Hear the word muscle, and you probably picture a beefy fitness trainer showing off his “guns”. Most people don’t immediately picture their heart when the word muscle is uttered, and yet that is exactly what the heart is. Just like those sought-after biceps and abs, the heart is a muscle that always needs attention during your exercise routine.
The heart is always in motion from the time you are born, so you may not think it needs any more working out. However, it’s best to think of the heart’s natural movement as its “resting” period. For your heart, that motion is the same thing as vegging out in front of the television. So, yes, it does need regular exercise to keep it strong. But do you know why? Or how? Here are 16 facts you may not know about the relationship between your heart and exercise.
Both the number one and the number five killers in America (heart disease and stroke, respectively) can be significantly reduced with regular physical activity. Simply by maintaining a regimen of activity that increases your heart rate, you can avoid these two deadly conditions – both of which are incredibly difficult to prevent or treat medically.
You can avoid a lifetime of expensive prescription medication for high cholesterol and blood pressure simply by doing around 40 minutes of vigorous physical activity three or four times a week. Take a brisk walk after dinner, and save yourself a chunk out of your retirement fund.
Here’s a little-known secret: the type of activity doesn’t really matter. Lift weights, run, take a salsa class, choose the stairs over the elevator, or get more active in the bedroom – so long as your heart rate increases for a total of about 40 minutes three times a week, you’re in the clear.
Even if you can’t get in your full 40 minutes, anything is better than nothing. You certainly won’t hurt your heart by doing a few minutes of extra walking one day.
The reason that exercise works to strengthen your heart is that it helps the muscle to become more efficient at pumping blood. The better the muscle can perform its job, the less strain there is on the muscle as it performs that job. That means you have less chance of the muscle ever reaching a point where it just throws in the towel.
On the same note, do you know what it means for your heart to work more efficiently? It means that with each beat, your heart is pushing out more blood. This means that your heart can actually beat slower while still moving the same or more blood through your system. This lowers your blood pressure.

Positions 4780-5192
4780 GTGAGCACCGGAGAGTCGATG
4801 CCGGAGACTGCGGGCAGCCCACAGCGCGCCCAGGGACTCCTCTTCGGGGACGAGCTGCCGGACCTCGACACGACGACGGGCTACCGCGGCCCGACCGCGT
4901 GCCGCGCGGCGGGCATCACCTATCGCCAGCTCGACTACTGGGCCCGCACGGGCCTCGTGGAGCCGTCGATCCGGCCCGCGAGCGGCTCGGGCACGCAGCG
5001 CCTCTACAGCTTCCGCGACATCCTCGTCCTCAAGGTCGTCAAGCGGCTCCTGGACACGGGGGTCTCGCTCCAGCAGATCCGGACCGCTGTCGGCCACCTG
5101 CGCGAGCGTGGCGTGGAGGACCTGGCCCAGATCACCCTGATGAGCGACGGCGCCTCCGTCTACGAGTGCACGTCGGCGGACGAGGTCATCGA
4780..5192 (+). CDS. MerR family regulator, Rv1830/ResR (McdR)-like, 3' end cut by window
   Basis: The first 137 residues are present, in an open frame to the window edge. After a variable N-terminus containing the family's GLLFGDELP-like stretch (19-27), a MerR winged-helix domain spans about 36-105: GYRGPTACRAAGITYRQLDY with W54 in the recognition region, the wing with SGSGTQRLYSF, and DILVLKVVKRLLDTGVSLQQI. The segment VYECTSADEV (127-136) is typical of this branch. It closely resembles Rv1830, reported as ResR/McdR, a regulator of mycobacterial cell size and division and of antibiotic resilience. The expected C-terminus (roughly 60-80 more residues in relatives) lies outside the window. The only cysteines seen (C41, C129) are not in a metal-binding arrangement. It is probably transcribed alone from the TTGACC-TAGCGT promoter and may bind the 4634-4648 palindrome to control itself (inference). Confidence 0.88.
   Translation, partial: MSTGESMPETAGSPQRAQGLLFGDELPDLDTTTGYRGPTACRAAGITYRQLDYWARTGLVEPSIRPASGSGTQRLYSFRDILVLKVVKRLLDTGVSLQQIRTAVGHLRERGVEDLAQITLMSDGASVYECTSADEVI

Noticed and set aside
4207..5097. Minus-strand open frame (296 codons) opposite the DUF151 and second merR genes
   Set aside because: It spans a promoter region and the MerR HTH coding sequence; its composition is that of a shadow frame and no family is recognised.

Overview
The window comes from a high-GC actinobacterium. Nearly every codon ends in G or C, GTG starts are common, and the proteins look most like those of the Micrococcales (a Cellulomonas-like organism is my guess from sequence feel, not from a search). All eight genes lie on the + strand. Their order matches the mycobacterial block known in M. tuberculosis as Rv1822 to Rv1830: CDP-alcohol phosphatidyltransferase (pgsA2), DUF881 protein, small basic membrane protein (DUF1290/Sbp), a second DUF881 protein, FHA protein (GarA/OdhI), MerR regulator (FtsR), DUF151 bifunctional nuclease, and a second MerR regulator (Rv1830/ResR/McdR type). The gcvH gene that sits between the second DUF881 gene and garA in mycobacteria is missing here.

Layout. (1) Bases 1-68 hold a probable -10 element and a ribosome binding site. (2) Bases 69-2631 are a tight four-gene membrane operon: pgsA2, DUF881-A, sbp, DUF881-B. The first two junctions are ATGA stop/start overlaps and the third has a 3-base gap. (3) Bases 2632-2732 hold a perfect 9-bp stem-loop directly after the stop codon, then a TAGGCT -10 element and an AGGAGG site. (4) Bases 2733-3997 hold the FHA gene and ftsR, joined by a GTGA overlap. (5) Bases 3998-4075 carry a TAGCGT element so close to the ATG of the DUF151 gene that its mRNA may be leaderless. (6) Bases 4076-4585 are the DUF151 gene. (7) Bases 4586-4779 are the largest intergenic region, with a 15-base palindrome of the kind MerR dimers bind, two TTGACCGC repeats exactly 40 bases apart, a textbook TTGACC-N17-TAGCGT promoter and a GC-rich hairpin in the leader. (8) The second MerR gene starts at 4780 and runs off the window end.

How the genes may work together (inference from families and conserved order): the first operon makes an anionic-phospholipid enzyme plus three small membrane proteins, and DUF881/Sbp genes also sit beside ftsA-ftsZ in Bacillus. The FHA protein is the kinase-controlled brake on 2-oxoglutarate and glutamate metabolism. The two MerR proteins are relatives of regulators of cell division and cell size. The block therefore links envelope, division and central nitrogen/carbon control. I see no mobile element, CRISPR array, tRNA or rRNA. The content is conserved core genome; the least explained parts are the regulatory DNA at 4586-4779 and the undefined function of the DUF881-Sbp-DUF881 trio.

Exercise can also help reduce cholesterol and plaque build up. As more blood is pushed through your system, the veins and arteries are made more flexible. This means that build-up is less likely.
There is some evidence that physical exercise helps your body create more connections and branches between blood vessels, which reduces the chances of clots and stroke.
Exercise increased your HDL (good cholesterol) levels.
Exercise helps you sleep better at night, a fact that has been linked many times to better heart health overall.
If you aren’t sure if you’re doing the right kind of activity to get your heart rate up, try talking and singing during your exercise. You should be able to talk but not sing.
Even if you are extremely out of shape, most people (barring injuries or disabilities) are safe to do moderate exercises such as brisk walking. Additionally, the statistical chances of improving your heart health by exercise are far greater than the statistical chance of injuring your body by exercise.
If you have trouble getting a full 40 minutes of exercise three times a week, try breaking the time up into small chunks. Your body does not require all 40 minutes be performed at once. Four 10-minute sessions, or eight 5-minute sessions, of raised heart rate, work perfectly fine.
It is always a good idea to talk to your doctor about any new physical activity you are incorporating into your life. Not only to maintain good health records but also to get expert advice on how to get the most out of your exercise.
Exercise can also lower your risk of cancer, including cancers that attack the cardiovascular system.
Regular exercise helps your body utilize oxygen better, which in turn helps your heart work more efficiently. Not only are you strengthening your heart, but you are also strengthening its support systems.
Now that you know how the health of your heart and exercise are so closely intertwined, isn’t it time to start adding some exercise into your schedule?